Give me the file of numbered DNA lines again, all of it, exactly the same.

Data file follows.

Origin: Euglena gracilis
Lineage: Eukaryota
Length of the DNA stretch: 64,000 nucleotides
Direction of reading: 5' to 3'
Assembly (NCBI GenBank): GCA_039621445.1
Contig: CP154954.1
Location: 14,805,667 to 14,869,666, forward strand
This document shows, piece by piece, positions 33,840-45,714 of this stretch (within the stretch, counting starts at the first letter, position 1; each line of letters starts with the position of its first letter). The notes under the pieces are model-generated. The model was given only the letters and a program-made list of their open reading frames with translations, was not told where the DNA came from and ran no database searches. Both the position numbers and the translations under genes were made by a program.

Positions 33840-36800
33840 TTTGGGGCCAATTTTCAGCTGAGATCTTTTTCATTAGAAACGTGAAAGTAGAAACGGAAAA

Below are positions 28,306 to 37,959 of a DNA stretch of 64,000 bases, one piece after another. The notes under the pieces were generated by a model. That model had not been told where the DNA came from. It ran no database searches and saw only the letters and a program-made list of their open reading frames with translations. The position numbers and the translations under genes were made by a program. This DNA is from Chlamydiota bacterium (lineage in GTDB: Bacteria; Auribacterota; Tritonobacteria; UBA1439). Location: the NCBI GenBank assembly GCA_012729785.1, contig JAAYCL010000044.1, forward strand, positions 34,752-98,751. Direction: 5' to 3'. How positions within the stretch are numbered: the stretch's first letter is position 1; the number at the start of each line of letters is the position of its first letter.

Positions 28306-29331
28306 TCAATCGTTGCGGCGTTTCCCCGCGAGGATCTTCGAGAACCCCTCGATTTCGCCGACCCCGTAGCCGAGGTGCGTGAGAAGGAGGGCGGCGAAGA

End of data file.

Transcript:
Origin: Euglena gracilis
Lineage: Eukaryota
Length of the DNA stretch: 64,000 nucleotides
Direction of reading: 5' to 3'
Assembly (NCBI GenBank): GCA_039621445.1
Contig: CP154954.1
Location: 14,805,667 to 14,869,666, forward strand
This document shows, piece by piece, positions 33,840-45,714 of this stretch (within the stretch, counting starts at the first letter, position 1; each line of letters starts with the position of its first letter). The notes under the pieces are model-generated. The model was given only the letters and a program-made list of their open reading frames with translations, was not told where the DNA came from and ran no database searches. Both the position numbers and the translations under genes were made by a program.

Positions 33840-36800
33840 TTTGGGGCCAATTTTCAGCTGAGATCTTTTTCATTAGAAACGTGAAAGTAGAAACGGAAAA

Below are positions 28,306 to 37,959 of a DNA stretch of 64,000 bases, one piece after another. The notes under the pieces were generated by a model. That model had not been told where the DNA came from. It ran no database searches and saw only the letters and a program-made list of their open reading frames with translations. The position numbers and the translations under genes were made by a program. This DNA is from Chlamydiota bacterium (lineage in GTDB: Bacteria; Auribacterota; Tritonobacteria; UBA1439). Location: the NCBI GenBank assembly GCA_012729785.1, contig JAAYCL010000044.1, forward strand, positions 34,752-98,751. Direction: 5' to 3'. How positions within the stretch are numbered: the stretch's first letter is position 1; the number at the start of each line of letters is the position of its first letter.

Positions 28306-29331
28306 TCAATCGTTGCGGCGTTTCCCCGCGAGGATCTTCGAGAACCCCTCGATTTCGCCGACCCCGTAGCCGAGGTGCGTGAGAAGGAGGGCGGCGAAGA